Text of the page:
One of the – imminently graspable – reasons for the Aokigahara Online EP to appear in the Ambient section after all can be traced back to the lilting thermal immersion physiognomy of Wind which remains on the droning, beatless side of life throughout its runtime. From a contextual, community-focused viewpoint, Wind is a dangerous affair, as the raging discourse prevents it from being a Vaporwave gem simply because it is an Ambient track at the same time. But even more importantly, the track showcases the rightful urge of the producer to create a second moniker with Aokigahara Online, for this isn’t Future Funk either. Now that the listener-related obstacles are out of the way, Wind willfully works as an aeriform battery of macronutrients: adiabatic flares of pink noise, multinucleate telomeres of ecclesiastic erethism and a majestically benignant warmth transform the cursed forest into a place of sensorial microlensing and aureate apprehension.



The apotheosis is fittingly called Forest, and it seems to be an important part of the EP, not just due to its stature of a rightful finale. Aokigahara Online widens the focal point and amends the endeavor. Simply through the track title alone, completeness and cohesion are advertised. The first three tracks of this EP are about constituents and cornerstones of the forest, whereas the final offering showcases a diorama of its wholeness. Surprisingly enough, Forest doesn’t feel as pompous or important as it could have been, and that’s for the better. Its main aorta is a punctilio of semi-ligneous aqua droplets which oscillates and rotoscopes through an ultramafic proteostasis of chirping birds, sun-kissed one-note synth polymers and susurrant classic drum kit adjuvants such as soothing hi-hats and hatched drums. The whole arrangement comprises of approximately five tones only, namely the four-note marimba-esque epicenter and the monotonous but beautifully compatible backing accompaniment that regularly flashes and rises during the apex of the main melody. Forest doesn’t feel more complete or magisterial as its three predecessors, but again, this realization is to be cherished.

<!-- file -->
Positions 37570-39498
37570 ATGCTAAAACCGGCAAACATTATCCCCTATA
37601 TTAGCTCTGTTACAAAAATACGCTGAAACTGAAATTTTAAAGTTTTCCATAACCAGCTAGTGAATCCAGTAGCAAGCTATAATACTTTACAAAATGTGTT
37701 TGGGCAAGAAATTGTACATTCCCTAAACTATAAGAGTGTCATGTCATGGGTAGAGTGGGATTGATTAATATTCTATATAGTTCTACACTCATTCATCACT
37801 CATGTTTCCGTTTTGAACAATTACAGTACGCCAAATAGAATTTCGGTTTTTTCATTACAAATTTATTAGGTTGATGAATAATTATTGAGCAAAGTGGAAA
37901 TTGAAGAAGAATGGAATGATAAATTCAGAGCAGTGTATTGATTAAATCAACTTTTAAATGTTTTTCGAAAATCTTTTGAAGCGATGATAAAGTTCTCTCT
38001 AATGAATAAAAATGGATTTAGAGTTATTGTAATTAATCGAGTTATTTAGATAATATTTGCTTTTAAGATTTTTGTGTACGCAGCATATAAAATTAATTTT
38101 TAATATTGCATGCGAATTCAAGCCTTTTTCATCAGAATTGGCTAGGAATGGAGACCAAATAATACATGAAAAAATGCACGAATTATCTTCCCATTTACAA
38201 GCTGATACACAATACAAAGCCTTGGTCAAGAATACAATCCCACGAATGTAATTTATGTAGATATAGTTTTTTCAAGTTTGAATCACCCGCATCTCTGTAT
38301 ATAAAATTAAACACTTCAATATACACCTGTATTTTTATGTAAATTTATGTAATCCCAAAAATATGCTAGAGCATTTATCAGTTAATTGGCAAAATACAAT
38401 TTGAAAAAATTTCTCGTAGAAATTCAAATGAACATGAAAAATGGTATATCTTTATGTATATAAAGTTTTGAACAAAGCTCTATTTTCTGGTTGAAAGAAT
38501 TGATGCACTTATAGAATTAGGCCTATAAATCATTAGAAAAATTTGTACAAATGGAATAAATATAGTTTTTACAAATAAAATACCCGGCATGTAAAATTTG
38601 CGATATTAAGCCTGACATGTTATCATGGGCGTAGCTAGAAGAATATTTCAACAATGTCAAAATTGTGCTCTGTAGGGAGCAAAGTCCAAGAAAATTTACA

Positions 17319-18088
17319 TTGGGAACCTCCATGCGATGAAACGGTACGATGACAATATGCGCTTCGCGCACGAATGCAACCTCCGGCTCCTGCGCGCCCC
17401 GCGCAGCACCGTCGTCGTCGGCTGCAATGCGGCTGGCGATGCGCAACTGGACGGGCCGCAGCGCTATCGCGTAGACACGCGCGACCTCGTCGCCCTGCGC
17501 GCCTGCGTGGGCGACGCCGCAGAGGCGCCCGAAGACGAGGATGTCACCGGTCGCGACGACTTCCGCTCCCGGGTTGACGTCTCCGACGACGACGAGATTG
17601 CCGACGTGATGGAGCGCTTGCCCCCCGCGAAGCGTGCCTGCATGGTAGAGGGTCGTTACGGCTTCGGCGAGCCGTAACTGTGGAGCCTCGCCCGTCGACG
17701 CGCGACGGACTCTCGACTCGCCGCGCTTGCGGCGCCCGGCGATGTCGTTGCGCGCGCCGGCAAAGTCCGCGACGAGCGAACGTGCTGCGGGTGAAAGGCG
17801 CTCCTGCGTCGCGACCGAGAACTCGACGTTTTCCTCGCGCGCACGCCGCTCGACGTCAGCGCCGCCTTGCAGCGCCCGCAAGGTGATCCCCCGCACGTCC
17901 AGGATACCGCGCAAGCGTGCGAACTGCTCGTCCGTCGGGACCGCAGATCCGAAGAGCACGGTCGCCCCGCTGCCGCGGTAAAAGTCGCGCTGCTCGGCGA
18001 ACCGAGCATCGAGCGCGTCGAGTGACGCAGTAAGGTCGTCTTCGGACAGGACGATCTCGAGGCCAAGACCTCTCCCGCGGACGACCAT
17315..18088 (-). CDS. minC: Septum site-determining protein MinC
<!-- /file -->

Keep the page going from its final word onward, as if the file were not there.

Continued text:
Dan Mason has created a scintillating quasi-debut under his new moniker. The Aokigahara Online EP is a treasure trove to behold, a conglomerate of caverns, groves and glades that oozes remoteness and clandestiny with each and every pore. Whether the listener favors remarkable textures and surfaces or focuses on mellifluous melodies that open to scrutiny, each and every one of the four tracks hits home. Mason's interpretation of the forest is admittedly whitewashed, lachrymose and stupendously naïve, but the positive vibes of these emotions outnumber the amount of any forest's trees for sure. It is admittedly strange to love the EP for its greatest shortcoming, its lack of labyrinthine eclecticism and failure to create eerie mysticism. You would expect a grand story, visions of monsters, an ignis fatuus of an eldritch wisp, even a pixellated 16-bit analogy or two. What you receive instead is a mature, most orthochromatic piece of debonair delight. With the superb melodies and rhizomatic strata comes a potential shard of conflict: the genre-related variety. Ambient fans might absorb the New Age vibe but elbow the soft beat accentuations away. Vaporwavers meanwhile might miss crazier samples and the afterglows of Mallsoft. And Dan Mason's Future Funk followers will probably always tend toward his beat torpedos. Aokigahara Online EP is above all this though, resting in a sphere of its own. One of the greatest surprises in 2015 to me. I sincerely hope that Aokigahara Online isn't a mere side project for the artist but the morphogenesis of the things to come.


Further listening and reading:


Ambient Review 460: Aokigahara Online – Aokigahara Online (2015). Originally published on Nov. 18, 2015 at